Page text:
Professor Emeritus; BS, Rollins College; MS, University of Nebraska;
Research Chemist, Merck & Co.; PhD, Harvard University; National Academy
of Sciences; ACS Award for Creative Work in Synthetic Organic Chemistry;
American Academy of Arts and Sciences; ACS Cope Award for Distinguished
Achievement in Organic Chemistry; California Scientist of the Year Award;
Honorary Doctor of Science degrees from Uppsala University, Sweden, the
University of Southern California, Rollins College, the University of Nebraska,
the University of Western Ontario, Canada, and the University of Sheffield,
England; Southern California ACS R.C. Tolman Award; Chicago Section ACS
Gibbs Medal; first holder of Saul Winstein Chair in Organic Chemistry;
ACS Roger Adams Award; Nobel Prize; University Professor; Glenn T. Seaborg
Award; National Academy of Sciences Award in Chemical Sciences; President,
National Medical Sciences.
Inspired by the model of evolutionary biological systems, the Cram research group is engaged in investigating host-guest complexation chemistry. Host multiheteromacrocycles with convergent binding sites embedded in concave surfaces converge on the binding sites of complementary guest compounds with divergent binding sites composing or attached to convex surfaces. Binding forces are the sum of many host-guest contacts involving van der Waals attractions, hydrogen bonding, dipole-dipole attractions, ion-pairing, ligand to metal ion attractions, and solvophobic interactions. Structural recognition (including chiral recognition) in binding is applied to separations of enantiomers, to analyzing for Li[+], Na[+], and K[+] in serum, and to separation science and catalysis. Highly preorganized hosts (spherands, cavitands, and carcerands) are designed and synthesized. Correlations between structure and binding, structure and physical properties, structure and catalytic properties, and structure and separation are sought. Crystal structures are correlated with solutions structures using NMR spectra. Elaborate syntheses (up to 30 steps) are conducted, followed by physical-organic measurements.
The reactions of guest molecules imprisoned in the interior of rigidly hollow spherical host molecules (carceplexes) are being actively pursued. Potential uses of carceplexes include drug and radiation delivery systems, light switches, or molecular information storage and retrieval display systems (MISARDS). Guests, such as cyclobutadiene which ordinarily self-destructs, are stable when contained inside the shell of a carcerand. Benzyne has been synthesized and studied in the inner phase of a carcerand.
Biomimetic Chemistry: structurally preorganized host compounds are designed and synthesized to bind guest compounds with high chiral and structural recognition for study of complexes, catalysts, ionophores, and molecular sensors.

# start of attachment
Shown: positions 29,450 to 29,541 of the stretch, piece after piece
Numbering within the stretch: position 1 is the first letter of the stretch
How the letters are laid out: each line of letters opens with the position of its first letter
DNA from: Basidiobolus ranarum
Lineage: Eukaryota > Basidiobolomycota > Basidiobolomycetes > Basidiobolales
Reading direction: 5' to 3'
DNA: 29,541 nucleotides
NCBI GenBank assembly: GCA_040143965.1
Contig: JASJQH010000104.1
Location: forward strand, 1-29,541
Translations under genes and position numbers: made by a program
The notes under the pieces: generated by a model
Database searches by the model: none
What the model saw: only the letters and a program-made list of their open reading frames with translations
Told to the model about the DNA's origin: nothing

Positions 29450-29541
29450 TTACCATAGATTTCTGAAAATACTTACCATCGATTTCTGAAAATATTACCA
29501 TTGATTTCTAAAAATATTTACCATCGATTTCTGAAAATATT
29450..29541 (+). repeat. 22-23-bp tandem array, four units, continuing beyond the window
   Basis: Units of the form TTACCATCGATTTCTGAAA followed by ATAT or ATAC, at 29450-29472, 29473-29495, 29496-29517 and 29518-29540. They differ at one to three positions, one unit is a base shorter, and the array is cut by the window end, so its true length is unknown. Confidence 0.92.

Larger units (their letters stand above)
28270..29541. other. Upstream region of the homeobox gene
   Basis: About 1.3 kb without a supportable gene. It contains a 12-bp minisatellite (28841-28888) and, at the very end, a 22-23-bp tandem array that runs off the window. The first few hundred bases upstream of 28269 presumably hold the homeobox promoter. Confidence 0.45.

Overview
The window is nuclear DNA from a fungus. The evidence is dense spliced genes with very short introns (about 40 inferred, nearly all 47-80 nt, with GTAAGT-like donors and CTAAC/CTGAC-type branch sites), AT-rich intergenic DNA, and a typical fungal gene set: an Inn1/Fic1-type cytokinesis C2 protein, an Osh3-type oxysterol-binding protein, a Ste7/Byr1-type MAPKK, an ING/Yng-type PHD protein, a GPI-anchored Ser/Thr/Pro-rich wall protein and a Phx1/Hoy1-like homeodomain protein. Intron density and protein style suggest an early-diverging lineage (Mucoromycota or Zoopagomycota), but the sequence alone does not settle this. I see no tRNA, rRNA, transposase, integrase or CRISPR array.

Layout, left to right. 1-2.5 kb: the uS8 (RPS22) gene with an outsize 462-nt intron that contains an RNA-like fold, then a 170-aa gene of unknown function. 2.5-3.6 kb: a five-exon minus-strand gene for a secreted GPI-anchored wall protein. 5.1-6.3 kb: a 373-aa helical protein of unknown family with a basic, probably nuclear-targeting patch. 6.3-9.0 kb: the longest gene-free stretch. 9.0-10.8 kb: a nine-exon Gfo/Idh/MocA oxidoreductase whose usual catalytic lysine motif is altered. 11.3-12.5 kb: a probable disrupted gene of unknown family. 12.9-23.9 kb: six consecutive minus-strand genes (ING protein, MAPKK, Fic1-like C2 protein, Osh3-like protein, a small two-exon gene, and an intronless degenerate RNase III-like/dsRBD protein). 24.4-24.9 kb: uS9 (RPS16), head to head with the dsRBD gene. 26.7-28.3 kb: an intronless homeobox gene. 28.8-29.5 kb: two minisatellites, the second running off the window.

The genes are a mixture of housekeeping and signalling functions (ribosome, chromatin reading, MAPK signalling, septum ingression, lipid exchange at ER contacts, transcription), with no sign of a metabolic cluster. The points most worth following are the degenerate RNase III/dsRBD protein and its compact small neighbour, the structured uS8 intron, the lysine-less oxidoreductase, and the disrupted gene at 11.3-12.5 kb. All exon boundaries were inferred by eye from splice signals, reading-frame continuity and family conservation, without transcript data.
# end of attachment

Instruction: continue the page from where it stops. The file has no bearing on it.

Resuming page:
1. "Container Molecules and Their Guests," by D.J. Cram and J.M. Cram, Monographs in Supramolecular Chemistry, J. Fraser Stoddart, Ed., The Royal Society of Chemistry, Cambridge, 1994.
2. "Spherands: Hosts Preorganized for Binding Cations," by E. Maverick and D.J. Cram, in "Comprehensive Supramolecular Chemistry," Vol. 1, J.-M. Lehn, Ed., Elsevier Science Ltd., 1996.
3. "Carcerands and Hemicarcerands: Hosts that Imprison Molecular Guests," by E. Maverick and D.J. Cram, in "Comprehensive Supramolecular Chemistry," Vol. 2, J.-M. Lehn, Ed., Elsevier Science Ltd., 1996.
4. Hemicarcerands with Interiors Potentially Capable of Binding Large Guests, J. Chem. Soc., Chem. Commun., 1995, 1085-1087, by C.v.d. Bussche-Hunnefeld, D. Buhring, C.B. Knobler and D.J. Cram.
5. Comparisons of Activation Energies for Dimethyl Sulfoxide Rotations in the Inner Phase of Seven Carcerands, J. Chem. Soc., Chem. Commun. 1995, 1259-1260, by S.K. Kurdistani, T.A. Robbins and D.J. Cram.
6. Comparisons of Activation Energies for Guest Escapes from the Inner Phases of Hemicarcerands with Varying Numbers of Bowl-linking Groups, J. Chem. Soc., Chem. Commun. 1995, 1515-1516, by T.A. Robbins and D.J. Cram.
7. Binding Properties and Crystal Structure of a Hemicarcerand Containing Four Diethylene Glycol Units Connecting Two Bowls, J. Chem. Soc., Chem. Commun., 1995, 1825-1827, by Y.-S. Byun, O. Vadhat, M.T. Blanda, C.B. Knobler and D.J. Cram.
8. Stepwise Shell Closures Provide Hosts That Expose or Protect Guests from Outer-Phase Reactants, J. Am. Chem. Soc., 1995, 117, 1659-1660, by S.K. Kurdistani, R.C. Helgeson and D.J. Cram.
9. Synthesis, Binding Properties and Crystal Structure of a Hemicarcerand Containing Four Pentamethylenedioxy Groups Spanning Two Bowls, J. Chem. Soc., Chem. Commun., 1995, 1947-1948, by Y.-S. Byun, T.A. Robbins, C.B. Knobler and D.J. Cram.
10. Guest-Assisted and Guest-Inhibited Shell Closures Provide Differently Shaped Carceplexes and Hemicarceplexes, J. Am. Chem. Soc., 1996, 118, 5590-5604, by R.C. Helgeson, K. Paek, C.B. Knobler, E.F. Maverick and D.J. Cram.
11. Synthesis, Binding Properties, and Structures of Seven New Hemicarcerands Each Composed of Two Bowls Bridged by Three Tetrameythlenedioxy Gruops and a Fourth Unique Linkage, J. Org. Chem., 1996, 61, 9323-9339, by J. Yoon, C. Sheu, K.N. Houk, C.B. Knobler and D.J. Cram.
12. The First Water-Soluble Hemicarceplexes, J. Chem. Soc., Chem. Commun., 1997, 497-498, by J. Yoon and D.J. Cram.
13. Correlations of Structure with Binding Ability Involving Nine Hemicarcerand Hosts and Twenty-Four Guests, J. Am. Chem. Soc., 1997, 119, 3229-3244, by R.C. Helgeson, C.B. Knobler and D.J. Cram.
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